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YouTube Kids app delivers worry-free edutainment, for the most part

By Vijay Anand - on 15 Nov 2016, 5:36pm

It's not easy being a parent in a world filled with distractions. More so for kids who cultivate further bad habits like the need for instant gratification and getting glued to phones and tablets for their non-stop personal entertainment such as on YouTube.

Remember the recent study published on Straits Times that recommended gadget/TV time for young kids to about an hour a day? It couldn't have come at a better time since it’s all too frequent that I notice parents babysitting and feeding kids by stuffing a phone or tablet in their face and running an endless loop of videos.

But time spent with these devices isn't the only problem - it's the access to unlimited content from all genres and audiences that may not suit a young child.

The YouTube Kids app caters to all young kids in general, but the setup process allows you to select pre-school and school-going age to showcase more useful content for your child. For example, I noticed the pre-school option exposes early learning programming and cartoons revolving grasping basic concepts.

To tackle these issues somewhat, YouTube launched a child-friendly app called YouTube Kids last year and is now finally available in Singapore for both Android and iOS since 12th November! Made for kids aged 2 to 8, this app is designed with these young individuals in mind with a simple and playful interface. 

For example, all video loading/waiting phases see floating bubbles that get popped. And should a video fail to load due to unavailability of the content or due to poor internet connection, you might see the app's sad face. Definitely cute. Accompanying the visuals, the navigation and swiping effects have audio cues that are unique to the app and lend an air of zaniness to the app.

A simple and clean interface. There's also a cast option for supported screens and TVs, as well as a search option (text and voice inputs supported).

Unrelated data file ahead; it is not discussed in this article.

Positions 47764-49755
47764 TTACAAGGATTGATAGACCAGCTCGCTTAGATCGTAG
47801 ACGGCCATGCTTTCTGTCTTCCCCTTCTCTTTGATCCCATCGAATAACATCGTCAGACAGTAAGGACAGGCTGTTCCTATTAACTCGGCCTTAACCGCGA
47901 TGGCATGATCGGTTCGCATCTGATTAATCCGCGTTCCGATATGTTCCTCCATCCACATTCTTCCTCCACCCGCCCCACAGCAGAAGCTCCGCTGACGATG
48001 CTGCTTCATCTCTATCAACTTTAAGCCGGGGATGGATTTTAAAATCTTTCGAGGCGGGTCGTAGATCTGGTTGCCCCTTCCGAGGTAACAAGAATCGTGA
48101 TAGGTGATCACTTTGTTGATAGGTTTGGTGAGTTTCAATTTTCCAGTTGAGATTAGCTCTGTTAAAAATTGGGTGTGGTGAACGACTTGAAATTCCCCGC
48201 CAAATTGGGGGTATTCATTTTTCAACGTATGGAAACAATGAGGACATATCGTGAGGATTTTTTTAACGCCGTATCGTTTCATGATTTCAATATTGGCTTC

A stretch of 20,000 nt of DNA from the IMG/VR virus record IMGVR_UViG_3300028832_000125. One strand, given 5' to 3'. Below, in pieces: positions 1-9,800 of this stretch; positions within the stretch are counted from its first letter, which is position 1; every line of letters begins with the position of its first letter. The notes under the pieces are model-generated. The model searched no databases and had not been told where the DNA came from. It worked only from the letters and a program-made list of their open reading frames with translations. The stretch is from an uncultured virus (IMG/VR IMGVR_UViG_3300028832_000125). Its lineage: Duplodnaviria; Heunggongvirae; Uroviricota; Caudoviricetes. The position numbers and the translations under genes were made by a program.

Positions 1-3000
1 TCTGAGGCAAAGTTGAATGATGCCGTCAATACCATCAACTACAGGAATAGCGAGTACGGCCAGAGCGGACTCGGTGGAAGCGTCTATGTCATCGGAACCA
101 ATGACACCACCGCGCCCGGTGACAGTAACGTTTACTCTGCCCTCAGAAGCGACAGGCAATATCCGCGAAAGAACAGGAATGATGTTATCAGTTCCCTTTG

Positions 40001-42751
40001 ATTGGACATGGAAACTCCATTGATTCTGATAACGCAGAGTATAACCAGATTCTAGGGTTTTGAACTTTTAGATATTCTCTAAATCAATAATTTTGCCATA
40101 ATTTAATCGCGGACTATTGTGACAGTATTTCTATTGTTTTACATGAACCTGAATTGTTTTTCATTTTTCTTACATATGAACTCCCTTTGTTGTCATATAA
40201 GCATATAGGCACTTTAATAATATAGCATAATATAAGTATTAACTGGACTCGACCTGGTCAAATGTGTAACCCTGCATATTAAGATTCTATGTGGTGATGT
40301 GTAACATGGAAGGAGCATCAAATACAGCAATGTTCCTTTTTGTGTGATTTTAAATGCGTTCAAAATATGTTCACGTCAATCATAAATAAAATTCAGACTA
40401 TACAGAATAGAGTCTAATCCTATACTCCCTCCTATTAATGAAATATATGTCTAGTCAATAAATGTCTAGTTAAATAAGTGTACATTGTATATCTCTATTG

We’ve built the YouTube Kids app to be a more family-friendly version of YouTube, a place for kids to explore their imagination and curiosity. You can browse channels and playlists in four categories: Shows, Music, Learning and Explore.


Content matters and video discovery

It is important to note that the content on YouTube Kids is not manually reviewed, but algorithms are in place to exclude content that are not appropriate for kids. As with YouTube content itself, anything that you deem inappropriate can be easily flagged to the YouTube team and make the app better for all kids.

While the initial home screen lays out safe content for kids in the specific segments of Shows, Music, Learning and Exploration, where the app really works its charm is by a combination of user consumption behavior and what one has searched for. In fact, a new tab called Recommended, kicked in as soon as I've watched a couple of videos and made a coupe of searches.

The search function opens up a whole new avenue of video content possibilities that's not reflected in the default segmentation. Again, the video search results are not subject to human review and are offered based on an algorithm that's trained to return relevant and appropriate content. Suffice to say, my actual trials returned reasonable age-appropriate content and I don't think parents need to overly worry about the lack of humans vetting content. After all, there are millions of parents out there to also help flag out anything inappropriate in addition to the algorithms put in place for the YouTube Kids app. And that's one of the biggest plus points for using this app - worry-free consumption for the young ones.

One of my earlier searches was on "Fire Engine" in the hopes that the app will pull out the popular Fireman Sam cartoon series. Though it wasn't the first result, a few swipes away, I found what my son would love to watch.

Next up, I searched for "Trucks" and the app pointed out up exactly what I was looking for.

Then I tried something more complex and was pleased to get the desired results. Yes, it's time for me to sketch an Optimus Prime so that my three-year old can color it. Or better yet, for him to give it a shot.